Groups try to get candidates’ attention for agricultural agendas | TSLN.com

Groups try to get candidates’ attention for agricultural agendas

At least two coalitions are trying to get the presidential candidates' attention for their food and agricultural agendas before the Iowa caucuses on February 1.

AGree, the foundation-financed effort on long-term agricultural policy, has issued a "call to action" to try to convince the candidates to strengthen the agricultural sector.

"Many people don't realize the degree to which food and agricultural policies shape our nation," said Dan Glickman, the former Kansas House member and Agriculture secretary in the Clinton administration, in a news release. Glickman is one of the four co-chairs of AGree.

"Farmers and ranchers and the food and agriculture supply chain from 'farm to fork' contribute roughly 5 percent of the gross domestic product (GDP) and employ more than 12 million people, yet they face challenges with market volatility, drought, floods, disease, food safety and a reliable labor supply. Policy changes are urgently needed to overcome these challenges," Glickman said.

“Food and agriculture-related businesses contributed $878 billion to the U.S. GDP in 2013, and it’s critical to enact policy changes that will enable agriculture to continue to drive innovation, allow access to a stable workforce, protect the environment and empower future generations to provide safe, nutritious, affordable food.” Jim Moseley, former agriculture deputy secretary and AGree co-chair

"Food and agriculture-related businesses contributed $878 billion to the U.S. GDP in 2013, and it's critical to enact policy changes that will enable agriculture to continue to drive innovation, allow access to a stable workforce, protect the environment and empower future generations to provide safe, nutritious, affordable food," said Jim Moseley, a former Agriculture deputy secretary in the George W. Bush administration who is also an AGree co-chair.

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"Improving health and nutrition is a top priority for many American families and doing so can help reduce healthcare costs," said Kathleen Merrigan, the first Agriculture deputy secretary in the Obama administration and another AGree co-chair.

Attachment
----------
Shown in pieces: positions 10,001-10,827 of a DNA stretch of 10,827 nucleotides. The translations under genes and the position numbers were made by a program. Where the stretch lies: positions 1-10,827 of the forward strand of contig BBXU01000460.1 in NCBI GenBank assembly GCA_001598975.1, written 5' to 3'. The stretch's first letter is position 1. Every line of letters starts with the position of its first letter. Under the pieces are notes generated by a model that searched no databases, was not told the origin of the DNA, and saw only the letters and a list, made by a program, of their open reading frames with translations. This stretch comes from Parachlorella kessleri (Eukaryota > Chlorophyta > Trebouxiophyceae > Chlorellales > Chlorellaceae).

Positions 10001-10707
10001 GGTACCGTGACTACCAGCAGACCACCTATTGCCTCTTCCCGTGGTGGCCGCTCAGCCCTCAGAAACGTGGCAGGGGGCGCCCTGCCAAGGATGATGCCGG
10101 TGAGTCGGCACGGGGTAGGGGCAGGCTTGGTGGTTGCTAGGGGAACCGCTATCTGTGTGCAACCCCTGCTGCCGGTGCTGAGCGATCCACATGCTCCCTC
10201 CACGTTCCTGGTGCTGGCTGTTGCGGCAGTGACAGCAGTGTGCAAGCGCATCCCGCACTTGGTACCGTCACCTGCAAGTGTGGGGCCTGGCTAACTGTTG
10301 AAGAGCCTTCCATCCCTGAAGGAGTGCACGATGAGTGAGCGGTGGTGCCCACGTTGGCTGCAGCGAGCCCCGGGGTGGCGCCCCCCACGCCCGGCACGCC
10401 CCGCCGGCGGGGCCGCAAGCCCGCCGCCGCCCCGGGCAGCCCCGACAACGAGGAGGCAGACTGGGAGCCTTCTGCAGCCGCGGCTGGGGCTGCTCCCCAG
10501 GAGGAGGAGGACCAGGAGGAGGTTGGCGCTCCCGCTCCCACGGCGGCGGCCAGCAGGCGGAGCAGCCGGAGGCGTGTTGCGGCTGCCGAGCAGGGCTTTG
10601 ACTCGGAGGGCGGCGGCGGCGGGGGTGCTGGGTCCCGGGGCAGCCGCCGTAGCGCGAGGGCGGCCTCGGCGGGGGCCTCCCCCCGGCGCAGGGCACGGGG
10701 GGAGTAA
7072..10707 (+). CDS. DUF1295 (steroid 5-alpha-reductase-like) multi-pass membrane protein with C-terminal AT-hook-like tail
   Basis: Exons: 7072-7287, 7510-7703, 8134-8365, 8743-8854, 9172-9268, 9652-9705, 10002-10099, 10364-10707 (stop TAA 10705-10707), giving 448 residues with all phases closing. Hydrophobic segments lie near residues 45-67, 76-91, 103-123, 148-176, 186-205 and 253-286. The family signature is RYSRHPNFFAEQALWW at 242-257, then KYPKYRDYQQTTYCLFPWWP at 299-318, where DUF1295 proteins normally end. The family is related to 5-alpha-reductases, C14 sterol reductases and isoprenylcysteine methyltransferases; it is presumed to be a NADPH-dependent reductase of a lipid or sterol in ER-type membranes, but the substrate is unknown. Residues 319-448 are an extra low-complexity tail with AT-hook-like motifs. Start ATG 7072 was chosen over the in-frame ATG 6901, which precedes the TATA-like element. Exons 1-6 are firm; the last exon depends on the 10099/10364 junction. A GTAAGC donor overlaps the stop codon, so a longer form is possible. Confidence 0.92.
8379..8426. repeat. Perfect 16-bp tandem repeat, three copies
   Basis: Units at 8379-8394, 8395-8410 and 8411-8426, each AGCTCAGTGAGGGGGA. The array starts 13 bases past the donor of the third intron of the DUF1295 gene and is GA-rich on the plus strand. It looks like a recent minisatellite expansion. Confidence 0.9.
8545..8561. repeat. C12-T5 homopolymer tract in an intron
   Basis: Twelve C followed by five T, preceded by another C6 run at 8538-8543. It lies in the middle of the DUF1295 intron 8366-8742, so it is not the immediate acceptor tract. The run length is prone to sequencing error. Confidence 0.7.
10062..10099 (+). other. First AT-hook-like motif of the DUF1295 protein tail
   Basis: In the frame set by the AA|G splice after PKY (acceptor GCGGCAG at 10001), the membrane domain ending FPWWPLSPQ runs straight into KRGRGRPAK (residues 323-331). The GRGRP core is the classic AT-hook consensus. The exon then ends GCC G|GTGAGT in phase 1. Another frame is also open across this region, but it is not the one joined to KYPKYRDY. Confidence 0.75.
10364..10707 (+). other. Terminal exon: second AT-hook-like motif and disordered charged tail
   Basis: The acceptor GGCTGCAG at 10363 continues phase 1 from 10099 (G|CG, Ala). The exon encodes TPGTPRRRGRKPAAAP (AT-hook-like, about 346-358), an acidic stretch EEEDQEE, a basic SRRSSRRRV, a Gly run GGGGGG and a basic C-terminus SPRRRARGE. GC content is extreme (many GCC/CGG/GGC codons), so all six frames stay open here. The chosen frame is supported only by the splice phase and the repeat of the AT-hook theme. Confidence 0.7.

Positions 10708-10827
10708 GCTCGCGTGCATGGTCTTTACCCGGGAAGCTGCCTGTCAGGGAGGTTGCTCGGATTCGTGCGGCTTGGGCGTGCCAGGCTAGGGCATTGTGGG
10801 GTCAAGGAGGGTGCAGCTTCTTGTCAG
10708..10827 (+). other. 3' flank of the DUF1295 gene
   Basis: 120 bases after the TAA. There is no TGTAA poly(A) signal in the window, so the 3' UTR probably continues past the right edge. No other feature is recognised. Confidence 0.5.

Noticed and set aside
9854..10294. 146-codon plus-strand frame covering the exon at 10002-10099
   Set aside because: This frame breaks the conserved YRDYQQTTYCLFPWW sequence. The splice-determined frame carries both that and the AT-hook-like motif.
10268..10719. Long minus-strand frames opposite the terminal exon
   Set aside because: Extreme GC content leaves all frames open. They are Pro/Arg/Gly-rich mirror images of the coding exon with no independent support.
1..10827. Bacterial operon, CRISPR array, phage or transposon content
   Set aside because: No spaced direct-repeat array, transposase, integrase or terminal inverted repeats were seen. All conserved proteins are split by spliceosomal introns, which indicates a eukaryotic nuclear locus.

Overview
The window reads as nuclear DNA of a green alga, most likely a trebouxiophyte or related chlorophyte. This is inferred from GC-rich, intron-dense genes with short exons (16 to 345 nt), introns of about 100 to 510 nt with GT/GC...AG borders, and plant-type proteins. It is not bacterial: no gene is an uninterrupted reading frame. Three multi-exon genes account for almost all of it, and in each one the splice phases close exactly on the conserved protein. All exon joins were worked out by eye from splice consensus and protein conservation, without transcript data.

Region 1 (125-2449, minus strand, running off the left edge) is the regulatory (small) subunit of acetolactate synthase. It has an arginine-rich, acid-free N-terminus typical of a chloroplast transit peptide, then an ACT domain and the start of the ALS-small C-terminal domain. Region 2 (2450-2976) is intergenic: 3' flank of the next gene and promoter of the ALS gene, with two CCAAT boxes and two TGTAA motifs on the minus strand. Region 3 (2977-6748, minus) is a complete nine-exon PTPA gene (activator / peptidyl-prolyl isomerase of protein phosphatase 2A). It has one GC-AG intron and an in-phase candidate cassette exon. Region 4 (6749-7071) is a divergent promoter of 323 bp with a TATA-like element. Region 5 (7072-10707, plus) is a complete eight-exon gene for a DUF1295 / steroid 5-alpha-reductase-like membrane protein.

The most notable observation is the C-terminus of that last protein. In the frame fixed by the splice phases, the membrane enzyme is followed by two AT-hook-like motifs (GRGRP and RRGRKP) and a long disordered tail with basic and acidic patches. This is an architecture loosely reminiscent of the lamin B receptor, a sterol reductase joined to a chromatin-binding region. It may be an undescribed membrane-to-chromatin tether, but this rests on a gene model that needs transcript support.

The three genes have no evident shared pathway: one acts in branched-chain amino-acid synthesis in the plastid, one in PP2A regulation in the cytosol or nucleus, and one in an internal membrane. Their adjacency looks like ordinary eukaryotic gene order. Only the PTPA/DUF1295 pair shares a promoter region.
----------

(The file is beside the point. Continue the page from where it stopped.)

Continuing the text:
"More than 35 percent of American adults are obese, costing between $147 billion to $210 billion in health care costs a"AGree has forged unprecedented common ground between farmers and ranchers, companies, researchers, environmentalists, doctors and nutritionists and other experts who understand the interconnected nature of food and agriculture systems globally," said Emmy Simmons, a former U.S. Agency for International Development assistant administrator who is the fourth AGree cochair.

"We are committed to finding solutions and stand ready to serve as a resource to candidates interested in spurring transformative change."

AGree's agenda includes increasing support for agricultural research, immigration reform, aid to beginning farmers, balancing conservation with risk management policies and production incentives, improving the health of Americans and addressing world hunger through government programs.

Meanwhile, Ricardo Salvador, director of the Food and Environment program at the Union of Concerned Scientists, and Mark Bittman, the former New York Times columnist now with the meal delivery service Purple Carrot, were scheduled to travel to Des Moines last week to talk to the candidates' staff about changing the U.S. agricultural system "so that every American has equal access to healthy, affordable food; the agricultural and food system is fair to workers; and farmers are incentivized to reduce harmful agricultural practices," they said in a news release.

▪ "Commit to ensuring all Americans have access to healthy, affordable food.

▪ Stop companies from marketing junk food to kids and end subsidies that support processed junk food.

▪ Re-align agricultural subsidies to match the government's fruit and vegetable recommendations, and expand incentives for sustainable farming practices.

▪ Immediately ban the practice of feeding antibiotics to farm animals that are not sick, as this contributes to antibiotic resistance in humans."

Salvador and Bittman said they represent "a growing coalition of community groups, farmers, parents and scientists."

–The Hagstrom Report

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